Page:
You’ve got the chips and the dip, but who’s bringing the measles?
According to reports, parents across the country are planning to host measles parties to “get through” the virus. This practice echoes back to the days of Chicken Pox parties before an inoculation was developed in 1995.
After being declared eradicated in the U.S. in 2000, the measles has reared its ugly rash once again, infecting 121 people this year in 17 states. And according to some sources, parents are choosing a date with disease over vaccination for fear of autism -- a hot-button issue in the U.S.
“This is a very dangerous concept given the time we live in,” warns Ambreen Khalil, MD, an infectious disease specialist at Staten Island University Hospital. “Measles is usually a benign disease, but your child can be very sick for more than a week. To put your child through a week-long, severe illness with fevers, a rash, malaise, and have them out of school when they can prevent it with a vaccine is very dangerous and irresponsible.”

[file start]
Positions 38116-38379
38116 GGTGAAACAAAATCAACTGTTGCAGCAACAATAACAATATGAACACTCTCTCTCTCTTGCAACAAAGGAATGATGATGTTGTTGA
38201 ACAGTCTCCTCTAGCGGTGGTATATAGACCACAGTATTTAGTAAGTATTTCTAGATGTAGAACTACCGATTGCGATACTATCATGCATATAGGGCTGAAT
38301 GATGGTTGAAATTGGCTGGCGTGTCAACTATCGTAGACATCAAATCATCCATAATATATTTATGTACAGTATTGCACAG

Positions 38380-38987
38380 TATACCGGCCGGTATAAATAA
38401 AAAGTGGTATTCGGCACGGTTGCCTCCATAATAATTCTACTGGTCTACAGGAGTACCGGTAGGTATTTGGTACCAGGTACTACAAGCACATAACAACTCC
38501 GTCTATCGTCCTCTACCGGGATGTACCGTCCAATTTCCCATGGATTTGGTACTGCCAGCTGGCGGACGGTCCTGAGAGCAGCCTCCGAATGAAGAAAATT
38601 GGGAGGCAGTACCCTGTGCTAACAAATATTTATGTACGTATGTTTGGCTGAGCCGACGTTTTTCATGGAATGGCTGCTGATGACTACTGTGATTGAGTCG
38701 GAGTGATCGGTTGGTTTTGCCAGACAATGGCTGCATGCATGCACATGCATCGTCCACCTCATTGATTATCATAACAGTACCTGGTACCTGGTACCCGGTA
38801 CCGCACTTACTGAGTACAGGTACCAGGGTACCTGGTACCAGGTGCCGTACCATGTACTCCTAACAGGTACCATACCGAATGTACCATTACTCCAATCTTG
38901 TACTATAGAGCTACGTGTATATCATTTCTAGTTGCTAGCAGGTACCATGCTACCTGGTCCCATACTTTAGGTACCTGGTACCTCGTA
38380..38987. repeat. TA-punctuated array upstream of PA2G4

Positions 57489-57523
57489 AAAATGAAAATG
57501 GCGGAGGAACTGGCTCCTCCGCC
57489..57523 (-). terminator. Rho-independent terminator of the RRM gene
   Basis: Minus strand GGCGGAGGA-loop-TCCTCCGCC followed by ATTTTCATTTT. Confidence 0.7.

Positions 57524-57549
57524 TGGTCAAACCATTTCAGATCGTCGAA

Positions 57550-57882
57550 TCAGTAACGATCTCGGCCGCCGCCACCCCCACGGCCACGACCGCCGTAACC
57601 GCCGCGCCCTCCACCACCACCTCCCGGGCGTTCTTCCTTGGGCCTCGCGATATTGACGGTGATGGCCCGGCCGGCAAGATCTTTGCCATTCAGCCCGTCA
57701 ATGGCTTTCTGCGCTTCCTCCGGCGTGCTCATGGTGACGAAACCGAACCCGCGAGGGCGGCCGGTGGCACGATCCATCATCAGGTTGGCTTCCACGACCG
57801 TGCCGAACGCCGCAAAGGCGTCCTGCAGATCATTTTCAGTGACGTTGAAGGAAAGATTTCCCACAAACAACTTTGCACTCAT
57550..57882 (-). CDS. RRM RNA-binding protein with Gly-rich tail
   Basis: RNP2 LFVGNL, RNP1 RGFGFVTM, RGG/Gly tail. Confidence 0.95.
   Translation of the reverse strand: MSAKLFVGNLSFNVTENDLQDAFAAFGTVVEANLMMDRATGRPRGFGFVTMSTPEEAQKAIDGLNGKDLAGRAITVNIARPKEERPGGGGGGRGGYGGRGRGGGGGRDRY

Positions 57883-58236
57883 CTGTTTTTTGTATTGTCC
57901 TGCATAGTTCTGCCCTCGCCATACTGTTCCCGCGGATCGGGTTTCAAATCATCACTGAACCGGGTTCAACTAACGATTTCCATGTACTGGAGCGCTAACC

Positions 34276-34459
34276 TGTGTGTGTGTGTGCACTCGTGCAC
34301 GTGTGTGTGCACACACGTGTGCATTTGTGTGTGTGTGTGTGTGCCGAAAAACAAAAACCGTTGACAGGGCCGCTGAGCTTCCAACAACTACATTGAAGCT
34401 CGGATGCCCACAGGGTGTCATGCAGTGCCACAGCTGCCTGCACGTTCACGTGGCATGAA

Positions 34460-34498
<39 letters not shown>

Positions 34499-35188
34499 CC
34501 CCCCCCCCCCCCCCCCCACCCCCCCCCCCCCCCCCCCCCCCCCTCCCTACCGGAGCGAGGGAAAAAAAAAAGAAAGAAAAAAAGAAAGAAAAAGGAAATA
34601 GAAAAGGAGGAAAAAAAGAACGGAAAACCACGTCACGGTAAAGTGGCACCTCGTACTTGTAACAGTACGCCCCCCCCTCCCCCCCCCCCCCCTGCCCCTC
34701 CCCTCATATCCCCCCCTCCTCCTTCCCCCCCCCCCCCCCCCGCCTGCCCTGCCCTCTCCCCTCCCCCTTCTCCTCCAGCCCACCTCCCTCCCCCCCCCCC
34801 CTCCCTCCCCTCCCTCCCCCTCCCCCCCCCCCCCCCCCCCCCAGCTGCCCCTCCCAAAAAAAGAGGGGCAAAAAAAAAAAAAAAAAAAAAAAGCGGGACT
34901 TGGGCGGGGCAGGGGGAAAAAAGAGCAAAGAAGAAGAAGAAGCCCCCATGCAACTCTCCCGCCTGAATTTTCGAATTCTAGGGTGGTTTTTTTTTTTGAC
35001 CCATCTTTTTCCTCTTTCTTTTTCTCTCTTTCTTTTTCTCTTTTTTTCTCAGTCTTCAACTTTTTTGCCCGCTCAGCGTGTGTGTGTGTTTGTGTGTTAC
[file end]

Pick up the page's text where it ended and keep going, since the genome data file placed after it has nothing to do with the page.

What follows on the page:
When it comes to risk of autism, Dr. Khalil says, check the facts.
“There is no clearly defined data that links vaccinations to autism,” she said, “and unless there’s a study that proves a link, you should inoculate your child and not put them at risk for potential brain damage from encephalitis -- a complication of measles which is very well documented.
“We have a safe vaccine and to deprive your child of it in this day and age is dangerous to them, as well as other children. Getting through it is an extreme course of action that I do not recommend.”